Luckily, Nissan are able to collect data from the Leaf and present it on-line, you can see how much energy you are using, miles driven and how many eco trees(?) you have grown.
That's all well and good but what I'm really interested in is how much money I have saved in running the thing. Lets have a look:
The above is a screenshot from the Nissan Carwings site. This particular chart shows how many miles I've driven next to how much energy I've used in all of 2014.
I drove a total of 6,983.5 miles in 2014. That's me driving to work and back.
If I still drove my previous car, being a Volvo C30 1.8TDi the cost per mile in fuel is about 10p.
6,983.5 x 0.10p = £698.35
As the Leaf doesn't run on diesel we need to work out the equivalent cost on kWh using the rate for my electricity provider, Ecotricity. (Currently 12p /kWh) Nissan report that I've used 1,572.6 kWh so:
1,572.6 x 0.12p = £188.71
Also bear in mind that not all the energy the Leaf uses is from being plugged into my house. I use Ecotricity charging stations for free and the regenerative capabilities account for about 1kWh per trip.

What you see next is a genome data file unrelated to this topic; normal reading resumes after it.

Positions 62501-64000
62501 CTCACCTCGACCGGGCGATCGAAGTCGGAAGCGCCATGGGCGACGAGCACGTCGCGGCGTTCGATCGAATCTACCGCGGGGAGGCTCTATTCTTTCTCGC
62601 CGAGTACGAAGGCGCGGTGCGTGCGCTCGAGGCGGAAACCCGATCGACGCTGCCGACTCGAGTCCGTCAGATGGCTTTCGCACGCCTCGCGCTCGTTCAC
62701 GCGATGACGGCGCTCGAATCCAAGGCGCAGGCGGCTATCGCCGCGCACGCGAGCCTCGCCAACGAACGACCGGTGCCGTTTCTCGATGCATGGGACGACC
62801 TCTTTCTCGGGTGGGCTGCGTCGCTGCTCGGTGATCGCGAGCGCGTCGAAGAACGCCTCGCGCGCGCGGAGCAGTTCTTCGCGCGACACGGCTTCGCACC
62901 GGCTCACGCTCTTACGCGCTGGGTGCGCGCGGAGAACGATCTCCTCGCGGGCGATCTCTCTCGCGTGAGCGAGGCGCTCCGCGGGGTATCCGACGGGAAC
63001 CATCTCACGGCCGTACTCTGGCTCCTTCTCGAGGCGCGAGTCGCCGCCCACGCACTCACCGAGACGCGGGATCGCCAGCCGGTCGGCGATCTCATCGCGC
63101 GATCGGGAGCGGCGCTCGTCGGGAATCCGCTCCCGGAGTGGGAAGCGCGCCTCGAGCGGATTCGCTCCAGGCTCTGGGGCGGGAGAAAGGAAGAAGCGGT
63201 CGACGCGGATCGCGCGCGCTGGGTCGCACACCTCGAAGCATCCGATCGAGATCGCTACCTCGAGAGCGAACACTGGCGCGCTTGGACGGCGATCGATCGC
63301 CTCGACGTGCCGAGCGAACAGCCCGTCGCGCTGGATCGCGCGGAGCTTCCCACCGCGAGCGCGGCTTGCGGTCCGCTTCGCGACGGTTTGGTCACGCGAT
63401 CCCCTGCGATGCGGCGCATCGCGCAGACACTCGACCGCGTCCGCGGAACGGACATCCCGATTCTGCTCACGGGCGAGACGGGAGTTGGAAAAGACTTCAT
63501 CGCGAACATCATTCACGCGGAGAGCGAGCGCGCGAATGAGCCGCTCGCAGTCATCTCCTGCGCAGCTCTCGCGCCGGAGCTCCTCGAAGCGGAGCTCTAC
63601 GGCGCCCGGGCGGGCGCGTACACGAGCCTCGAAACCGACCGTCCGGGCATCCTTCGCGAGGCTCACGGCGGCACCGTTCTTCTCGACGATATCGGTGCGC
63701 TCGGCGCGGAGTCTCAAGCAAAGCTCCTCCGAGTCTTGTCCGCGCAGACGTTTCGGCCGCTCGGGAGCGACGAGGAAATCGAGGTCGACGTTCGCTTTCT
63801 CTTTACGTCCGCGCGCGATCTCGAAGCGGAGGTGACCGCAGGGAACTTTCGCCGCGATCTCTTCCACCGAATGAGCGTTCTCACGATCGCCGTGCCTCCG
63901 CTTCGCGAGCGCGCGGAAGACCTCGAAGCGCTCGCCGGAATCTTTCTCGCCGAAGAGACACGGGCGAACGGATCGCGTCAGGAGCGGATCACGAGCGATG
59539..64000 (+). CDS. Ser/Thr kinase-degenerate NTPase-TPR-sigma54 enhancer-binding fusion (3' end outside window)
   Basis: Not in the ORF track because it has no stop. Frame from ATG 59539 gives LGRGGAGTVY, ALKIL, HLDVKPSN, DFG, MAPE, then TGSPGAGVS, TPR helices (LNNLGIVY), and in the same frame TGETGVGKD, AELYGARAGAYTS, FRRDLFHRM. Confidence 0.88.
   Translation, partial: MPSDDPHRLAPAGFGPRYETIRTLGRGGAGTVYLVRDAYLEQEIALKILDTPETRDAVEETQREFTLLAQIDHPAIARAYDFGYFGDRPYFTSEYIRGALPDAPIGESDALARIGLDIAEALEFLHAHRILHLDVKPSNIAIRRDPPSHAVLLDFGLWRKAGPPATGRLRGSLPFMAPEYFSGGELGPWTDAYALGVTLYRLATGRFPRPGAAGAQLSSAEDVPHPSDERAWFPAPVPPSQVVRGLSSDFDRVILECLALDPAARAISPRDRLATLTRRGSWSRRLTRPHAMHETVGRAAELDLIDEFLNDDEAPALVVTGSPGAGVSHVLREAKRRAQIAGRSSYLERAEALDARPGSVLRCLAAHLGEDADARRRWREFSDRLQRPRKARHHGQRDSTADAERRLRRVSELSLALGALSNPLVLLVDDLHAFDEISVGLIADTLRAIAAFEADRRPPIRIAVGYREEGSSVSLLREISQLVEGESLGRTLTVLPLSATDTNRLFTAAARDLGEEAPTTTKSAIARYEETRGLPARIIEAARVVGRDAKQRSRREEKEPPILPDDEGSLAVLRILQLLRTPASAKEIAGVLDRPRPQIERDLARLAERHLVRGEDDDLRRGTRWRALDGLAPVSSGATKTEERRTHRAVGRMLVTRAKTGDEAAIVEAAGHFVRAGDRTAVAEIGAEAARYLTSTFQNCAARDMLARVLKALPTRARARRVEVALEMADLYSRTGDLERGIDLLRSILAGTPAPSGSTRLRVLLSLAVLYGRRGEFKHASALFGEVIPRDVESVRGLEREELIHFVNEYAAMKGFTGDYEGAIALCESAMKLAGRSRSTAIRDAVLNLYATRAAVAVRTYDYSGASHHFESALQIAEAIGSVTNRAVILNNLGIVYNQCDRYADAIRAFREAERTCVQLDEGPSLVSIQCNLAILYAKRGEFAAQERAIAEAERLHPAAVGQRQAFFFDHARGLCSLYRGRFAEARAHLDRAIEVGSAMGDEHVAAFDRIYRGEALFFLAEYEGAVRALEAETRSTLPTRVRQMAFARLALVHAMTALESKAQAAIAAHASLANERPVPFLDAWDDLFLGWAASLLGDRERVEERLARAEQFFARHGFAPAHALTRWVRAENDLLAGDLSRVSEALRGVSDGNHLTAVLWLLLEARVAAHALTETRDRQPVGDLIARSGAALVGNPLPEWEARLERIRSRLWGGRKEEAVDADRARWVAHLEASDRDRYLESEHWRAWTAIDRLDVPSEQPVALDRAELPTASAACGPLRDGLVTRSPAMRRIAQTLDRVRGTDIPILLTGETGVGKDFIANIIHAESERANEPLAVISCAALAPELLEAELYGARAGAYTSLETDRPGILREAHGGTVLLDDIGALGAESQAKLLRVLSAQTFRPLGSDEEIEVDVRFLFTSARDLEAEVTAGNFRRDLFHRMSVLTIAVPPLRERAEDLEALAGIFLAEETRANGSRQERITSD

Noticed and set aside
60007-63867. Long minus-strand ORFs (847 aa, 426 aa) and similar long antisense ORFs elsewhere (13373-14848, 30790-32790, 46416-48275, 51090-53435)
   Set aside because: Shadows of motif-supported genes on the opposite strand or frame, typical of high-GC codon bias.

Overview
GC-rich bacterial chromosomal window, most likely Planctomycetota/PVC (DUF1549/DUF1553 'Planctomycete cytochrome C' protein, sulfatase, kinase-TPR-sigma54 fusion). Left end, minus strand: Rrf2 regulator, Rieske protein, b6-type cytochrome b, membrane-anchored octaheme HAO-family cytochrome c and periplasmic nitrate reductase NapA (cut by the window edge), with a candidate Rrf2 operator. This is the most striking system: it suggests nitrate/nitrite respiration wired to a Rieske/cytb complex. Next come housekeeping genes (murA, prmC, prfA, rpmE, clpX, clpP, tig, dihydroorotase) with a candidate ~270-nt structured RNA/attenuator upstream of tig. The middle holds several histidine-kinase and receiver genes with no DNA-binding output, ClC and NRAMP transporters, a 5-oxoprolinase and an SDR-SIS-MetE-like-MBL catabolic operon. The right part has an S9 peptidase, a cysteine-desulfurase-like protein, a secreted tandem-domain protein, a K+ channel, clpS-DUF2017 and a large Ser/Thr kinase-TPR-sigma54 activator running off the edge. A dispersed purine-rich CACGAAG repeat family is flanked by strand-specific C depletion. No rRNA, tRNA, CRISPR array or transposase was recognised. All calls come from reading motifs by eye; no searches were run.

In 2014 I made 557 trips, therefore I generated about 557 kWh. That's another £66.84 off the bill.
A difference in running cost of £442.08! That's pretty good isn't it.
Throw in the fact it's zero car tax and really low insurance. I had to pay a service cost of £120 which is still minimal compared to any other car. However, the main thing is that I have not burnt any CO2 as a result of driving to work, cutting 4260lbs of poisonous crud.
Using the car
I've talked about the pros and cons of driving an EV before. Yes it has a limited range, but the range is 100 miles. I rarely drive over 100 miles in a single trip. My trip to work and back is 40 miles. I never have to find a charger to get home and I often use the climate control. I have never once come close to running out of power. There are now even more charging points around the place and the majority are still free, the Ecotricity chargers are at nearly every service station. They are really fast and totally free.
|Plugged in at Fleet services
Sadly I will be giving up my Leaf very soon, I am about to change jobs and start commuting to London by train but should I return to a drivable commute or need a second car in the future then I wont hesitate in going electric again.
If you are in a position where you are regularly driving less than 100 miles and you have a driveway at home then you really should go electric. Any excuse you give me for not doing so will probably be a bit pathetic.
Unless you cycle to work, in which case, well done.